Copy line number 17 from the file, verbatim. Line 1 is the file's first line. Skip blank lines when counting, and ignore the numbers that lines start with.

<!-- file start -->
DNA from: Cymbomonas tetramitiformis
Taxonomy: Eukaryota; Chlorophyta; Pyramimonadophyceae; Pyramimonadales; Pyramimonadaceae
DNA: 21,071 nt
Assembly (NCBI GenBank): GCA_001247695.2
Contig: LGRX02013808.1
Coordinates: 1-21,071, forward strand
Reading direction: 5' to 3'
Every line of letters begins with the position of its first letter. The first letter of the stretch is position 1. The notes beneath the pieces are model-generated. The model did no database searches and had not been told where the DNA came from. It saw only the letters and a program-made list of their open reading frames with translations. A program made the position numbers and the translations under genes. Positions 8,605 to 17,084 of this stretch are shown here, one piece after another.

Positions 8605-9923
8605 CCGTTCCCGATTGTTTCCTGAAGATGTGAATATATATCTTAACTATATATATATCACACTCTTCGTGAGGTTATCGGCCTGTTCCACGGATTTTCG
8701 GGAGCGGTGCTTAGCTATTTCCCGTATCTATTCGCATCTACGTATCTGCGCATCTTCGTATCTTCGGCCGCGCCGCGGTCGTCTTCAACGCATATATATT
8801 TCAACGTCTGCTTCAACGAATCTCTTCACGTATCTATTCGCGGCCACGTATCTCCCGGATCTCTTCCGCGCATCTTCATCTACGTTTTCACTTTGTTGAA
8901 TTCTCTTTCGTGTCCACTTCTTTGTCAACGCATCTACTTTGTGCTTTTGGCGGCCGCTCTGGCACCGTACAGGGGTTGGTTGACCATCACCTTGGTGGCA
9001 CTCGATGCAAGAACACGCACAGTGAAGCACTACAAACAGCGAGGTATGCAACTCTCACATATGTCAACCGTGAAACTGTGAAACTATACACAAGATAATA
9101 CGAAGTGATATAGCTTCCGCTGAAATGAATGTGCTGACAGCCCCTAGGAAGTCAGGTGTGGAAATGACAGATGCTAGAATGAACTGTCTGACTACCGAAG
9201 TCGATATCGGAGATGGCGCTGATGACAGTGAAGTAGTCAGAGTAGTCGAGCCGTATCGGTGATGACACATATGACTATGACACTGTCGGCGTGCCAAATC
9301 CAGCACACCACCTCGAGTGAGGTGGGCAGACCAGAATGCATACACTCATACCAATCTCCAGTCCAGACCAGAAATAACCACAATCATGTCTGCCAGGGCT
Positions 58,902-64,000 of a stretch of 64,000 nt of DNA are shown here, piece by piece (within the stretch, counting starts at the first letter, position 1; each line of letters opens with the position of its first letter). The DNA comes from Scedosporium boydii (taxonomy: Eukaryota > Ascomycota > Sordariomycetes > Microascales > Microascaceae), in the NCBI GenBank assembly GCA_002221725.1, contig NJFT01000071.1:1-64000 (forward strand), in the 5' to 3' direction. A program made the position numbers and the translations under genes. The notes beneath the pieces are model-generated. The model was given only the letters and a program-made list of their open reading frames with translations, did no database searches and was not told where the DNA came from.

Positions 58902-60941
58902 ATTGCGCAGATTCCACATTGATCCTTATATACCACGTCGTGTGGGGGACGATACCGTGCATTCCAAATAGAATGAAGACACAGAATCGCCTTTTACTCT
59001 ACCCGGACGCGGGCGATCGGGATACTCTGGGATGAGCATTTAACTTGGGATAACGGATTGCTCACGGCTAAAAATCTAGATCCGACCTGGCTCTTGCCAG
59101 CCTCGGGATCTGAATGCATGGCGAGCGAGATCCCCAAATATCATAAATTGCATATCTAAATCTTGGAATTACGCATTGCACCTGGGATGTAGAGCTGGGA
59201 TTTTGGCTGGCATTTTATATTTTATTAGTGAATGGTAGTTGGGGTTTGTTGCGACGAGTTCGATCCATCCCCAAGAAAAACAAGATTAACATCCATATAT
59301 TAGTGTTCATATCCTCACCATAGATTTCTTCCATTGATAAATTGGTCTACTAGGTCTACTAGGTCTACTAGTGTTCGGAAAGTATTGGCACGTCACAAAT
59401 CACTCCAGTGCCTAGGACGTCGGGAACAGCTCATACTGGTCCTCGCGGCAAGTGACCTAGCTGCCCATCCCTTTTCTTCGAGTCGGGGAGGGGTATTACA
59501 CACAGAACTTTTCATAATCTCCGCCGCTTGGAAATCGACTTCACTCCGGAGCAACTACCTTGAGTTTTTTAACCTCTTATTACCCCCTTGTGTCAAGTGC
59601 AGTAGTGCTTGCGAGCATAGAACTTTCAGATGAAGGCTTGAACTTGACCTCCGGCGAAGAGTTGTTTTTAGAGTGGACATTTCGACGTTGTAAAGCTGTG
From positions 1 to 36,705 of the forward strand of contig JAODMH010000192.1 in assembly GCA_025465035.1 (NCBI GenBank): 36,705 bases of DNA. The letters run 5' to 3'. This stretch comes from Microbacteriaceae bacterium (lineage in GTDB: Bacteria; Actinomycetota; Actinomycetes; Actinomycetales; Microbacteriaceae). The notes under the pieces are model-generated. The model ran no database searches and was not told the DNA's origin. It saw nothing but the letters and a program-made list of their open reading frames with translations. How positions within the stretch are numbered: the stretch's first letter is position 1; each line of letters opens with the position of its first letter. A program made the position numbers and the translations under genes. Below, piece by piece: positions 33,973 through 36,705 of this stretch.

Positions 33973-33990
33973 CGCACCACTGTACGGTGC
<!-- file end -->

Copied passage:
9301 CAGCACACCACCTCGAGTGAGGTGGGCAGACCAGAATGCATACACTCATACCAATCTCCAGTCCAGACCAGAAATAACCACAATCATGTCTGCCAGGGCT